What’s your favorite quote?

“Always go to other people’s funerals, otherwise they won’t come to yours.” –Yogi Berra 

This is a quote I have hanging on my desk. I am a big baseball fan, I don’t have a team, but I truly just enjoy the game. I grew up playing all my life and wore the number 8 because of Yogi Berra, it just so happened that he had a great, funny quote that also fit my career very well. The reason I enjoy this quote is because it's truly a joke, but it also has a lot of sense to it, if you go to someone’s funeral they can't come to yours, there is no possible way, but it also shows respect if you know someone, or someone in the family, go to their funeral - it does mean a lot to the family, more than most realize.

If you were asked for advice from another young person interested in pursuing a funeral industry career, what would you tell them? 

I would tell them take the chance, I did. “Don’t have any regrets in your life” – My father, one quote that I apply to many of my decisions. You never know what you're going to miss if you don’t take a chance. 

Has working in the mortuary field changed your outlook on life, or how you live your life?

I have always been a glass-half-full kind of person, but it has taught me to appreciate the little things, the moments, spending time with the people who are close to me, knowing that I have always been a person who thinks older than most, so that has some impact on the way I see things, compared to others.

What do you do to unwind after a particularly tough day on the job?

It depends on the day. I usually do different things, if I'm not on call that night, I usually enjoy a drink. If I am on call, I go home and relax. I don’t let being on call change my life much, I usually carry a change of clothes with me around when I am on call, but I will go out with friends and live a normal life. I think that is one of the things most people forget to do, is live their life while being on call.

If you could change anything about the funeral industry, or how it is viewed by the general public, what would you change?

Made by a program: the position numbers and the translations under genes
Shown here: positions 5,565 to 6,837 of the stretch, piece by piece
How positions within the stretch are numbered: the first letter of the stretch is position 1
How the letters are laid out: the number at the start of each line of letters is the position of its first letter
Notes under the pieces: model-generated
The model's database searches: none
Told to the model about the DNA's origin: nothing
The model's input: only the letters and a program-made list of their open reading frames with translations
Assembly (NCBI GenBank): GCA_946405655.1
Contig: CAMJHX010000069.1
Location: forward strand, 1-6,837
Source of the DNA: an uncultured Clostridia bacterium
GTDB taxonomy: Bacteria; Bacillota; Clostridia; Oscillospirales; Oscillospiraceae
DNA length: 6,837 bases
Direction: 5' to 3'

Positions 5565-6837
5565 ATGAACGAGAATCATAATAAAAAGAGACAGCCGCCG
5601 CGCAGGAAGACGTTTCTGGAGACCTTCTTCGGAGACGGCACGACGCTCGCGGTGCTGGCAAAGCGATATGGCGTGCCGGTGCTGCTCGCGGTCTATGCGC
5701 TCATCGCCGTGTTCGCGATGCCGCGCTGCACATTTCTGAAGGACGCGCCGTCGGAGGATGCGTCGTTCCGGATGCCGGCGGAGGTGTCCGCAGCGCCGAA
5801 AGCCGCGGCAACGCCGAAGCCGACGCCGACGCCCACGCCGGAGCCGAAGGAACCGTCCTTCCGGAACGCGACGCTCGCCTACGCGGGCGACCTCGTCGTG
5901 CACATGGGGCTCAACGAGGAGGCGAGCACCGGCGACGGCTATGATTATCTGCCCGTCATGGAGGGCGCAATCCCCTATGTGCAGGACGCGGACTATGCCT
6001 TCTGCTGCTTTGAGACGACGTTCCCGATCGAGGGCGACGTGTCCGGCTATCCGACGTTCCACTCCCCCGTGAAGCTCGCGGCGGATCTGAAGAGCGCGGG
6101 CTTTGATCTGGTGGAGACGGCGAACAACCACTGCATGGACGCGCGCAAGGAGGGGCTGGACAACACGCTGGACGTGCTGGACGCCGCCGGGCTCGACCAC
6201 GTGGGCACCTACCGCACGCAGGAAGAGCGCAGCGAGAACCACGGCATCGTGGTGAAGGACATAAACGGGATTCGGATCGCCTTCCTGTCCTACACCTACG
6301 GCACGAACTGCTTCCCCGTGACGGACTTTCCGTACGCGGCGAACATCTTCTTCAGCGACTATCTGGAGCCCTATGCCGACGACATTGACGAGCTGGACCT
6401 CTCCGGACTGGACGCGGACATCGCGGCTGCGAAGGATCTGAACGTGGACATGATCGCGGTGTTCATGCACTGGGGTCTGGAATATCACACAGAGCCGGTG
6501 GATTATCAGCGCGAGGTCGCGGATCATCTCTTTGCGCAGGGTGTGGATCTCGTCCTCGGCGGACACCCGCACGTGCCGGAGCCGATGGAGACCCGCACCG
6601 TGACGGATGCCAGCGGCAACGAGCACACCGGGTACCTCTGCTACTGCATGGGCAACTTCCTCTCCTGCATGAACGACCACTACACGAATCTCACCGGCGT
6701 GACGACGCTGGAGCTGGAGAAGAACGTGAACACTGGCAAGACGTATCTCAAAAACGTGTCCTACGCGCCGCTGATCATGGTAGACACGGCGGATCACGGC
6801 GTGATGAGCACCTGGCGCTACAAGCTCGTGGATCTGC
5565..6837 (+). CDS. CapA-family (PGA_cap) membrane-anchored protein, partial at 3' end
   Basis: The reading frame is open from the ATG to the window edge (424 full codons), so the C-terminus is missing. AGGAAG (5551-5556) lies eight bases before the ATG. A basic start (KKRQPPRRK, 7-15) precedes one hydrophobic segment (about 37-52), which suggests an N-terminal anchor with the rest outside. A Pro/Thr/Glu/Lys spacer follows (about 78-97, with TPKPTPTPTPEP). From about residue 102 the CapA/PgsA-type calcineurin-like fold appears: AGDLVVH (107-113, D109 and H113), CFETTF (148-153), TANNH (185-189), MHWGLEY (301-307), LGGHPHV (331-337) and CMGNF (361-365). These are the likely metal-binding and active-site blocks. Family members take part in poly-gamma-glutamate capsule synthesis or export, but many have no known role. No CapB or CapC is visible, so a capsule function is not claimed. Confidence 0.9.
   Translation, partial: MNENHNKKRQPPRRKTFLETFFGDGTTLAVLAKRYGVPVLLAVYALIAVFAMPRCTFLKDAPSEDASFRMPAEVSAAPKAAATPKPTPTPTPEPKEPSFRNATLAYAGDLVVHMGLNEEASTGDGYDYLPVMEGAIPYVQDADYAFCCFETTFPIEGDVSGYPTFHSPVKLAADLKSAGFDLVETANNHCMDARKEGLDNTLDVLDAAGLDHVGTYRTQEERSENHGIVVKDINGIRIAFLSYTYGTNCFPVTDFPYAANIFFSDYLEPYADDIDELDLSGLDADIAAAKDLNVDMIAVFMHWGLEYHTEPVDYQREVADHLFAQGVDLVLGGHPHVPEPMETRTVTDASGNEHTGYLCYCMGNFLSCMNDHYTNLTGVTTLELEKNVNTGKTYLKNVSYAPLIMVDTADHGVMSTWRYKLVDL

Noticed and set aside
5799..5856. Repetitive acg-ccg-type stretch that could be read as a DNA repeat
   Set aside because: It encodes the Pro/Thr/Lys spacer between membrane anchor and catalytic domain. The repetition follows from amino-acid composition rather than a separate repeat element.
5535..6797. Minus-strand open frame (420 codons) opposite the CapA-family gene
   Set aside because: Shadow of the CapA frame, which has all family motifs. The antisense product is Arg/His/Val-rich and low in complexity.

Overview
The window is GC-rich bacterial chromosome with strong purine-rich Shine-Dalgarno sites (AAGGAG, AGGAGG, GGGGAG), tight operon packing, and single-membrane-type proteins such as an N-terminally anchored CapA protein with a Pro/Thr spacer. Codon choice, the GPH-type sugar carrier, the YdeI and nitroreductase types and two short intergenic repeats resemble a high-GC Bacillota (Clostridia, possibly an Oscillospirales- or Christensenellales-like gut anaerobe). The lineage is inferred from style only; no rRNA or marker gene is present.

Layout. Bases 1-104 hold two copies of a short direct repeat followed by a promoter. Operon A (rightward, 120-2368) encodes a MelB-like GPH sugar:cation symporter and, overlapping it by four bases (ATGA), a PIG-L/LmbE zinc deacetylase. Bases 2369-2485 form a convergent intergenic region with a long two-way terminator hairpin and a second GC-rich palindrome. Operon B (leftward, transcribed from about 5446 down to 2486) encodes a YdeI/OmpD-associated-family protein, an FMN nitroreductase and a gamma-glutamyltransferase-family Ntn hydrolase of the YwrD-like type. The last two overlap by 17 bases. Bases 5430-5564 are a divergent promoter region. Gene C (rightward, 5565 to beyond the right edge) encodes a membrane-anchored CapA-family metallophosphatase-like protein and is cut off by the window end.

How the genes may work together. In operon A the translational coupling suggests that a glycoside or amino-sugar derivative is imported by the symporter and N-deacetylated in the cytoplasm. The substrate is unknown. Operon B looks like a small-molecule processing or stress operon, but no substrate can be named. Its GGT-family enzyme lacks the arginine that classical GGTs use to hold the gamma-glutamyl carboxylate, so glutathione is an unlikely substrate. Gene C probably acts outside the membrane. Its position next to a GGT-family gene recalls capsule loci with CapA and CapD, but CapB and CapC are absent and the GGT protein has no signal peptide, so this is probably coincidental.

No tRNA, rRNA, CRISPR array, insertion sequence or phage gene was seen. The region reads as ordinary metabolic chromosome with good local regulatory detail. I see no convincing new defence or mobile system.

If I could change one thing, it would be the outlook that people have on the industry. We are regular people. Yes, we see dead people, but it's part of our job, we are people just like everyone else. We are members of our local community, and we live lives with our families just like everyone else. 

What is a normal workday/week like for you, schedule-wise?

Ha, this doesn’t exist, a normal work week. I have gone from weeks where I work 70 hours, to then 40 hours. This job has no schedule, death has no schedule, therefore neither do we. We are so unlike any other job, we respond 24/7. I always joke with my colleagues, let me know when your lawyer or accountant is going to answer your call at 3 in the morning, yet we are willing, and I say "willing," because we are professional, and it is our job to talk to someone if they want to call and discuss clothing for their family member at 3 am, or they finally found the information that we were waiting on for the death certificate. We are ready to talk to them or arrive at their house because someone has died, or they need the reassurance that the clothing they already brought in is going to be perfect for their loved one.  

What is the strangest request you’ve received?

The strangest request I have ever had - we had one person who wanted his dad to be cremated so he could turn the ashes into fireworks (he was a pyrotechnic), so that was an interesting one, but I have many different requests - it depends on how you look at it, some people may think that a guy being buried in a full suit with slippers is crazy, but if you talk with the family and realize he always had slippers on, it becomes normal, or a part of this person's life, so what is strange to one may not be strange to someone else. 

How would you describe your experience as a mortuary science student working toward your career?

I would say I'm living a dream come true. I love my job, the people I work with, and everything that comes with it. One thing that goes into this is my love of what I do, there is no greater reward to me than helping a family and being there for them at the time of their greatest loss of a loved one, and being able to help them through that time.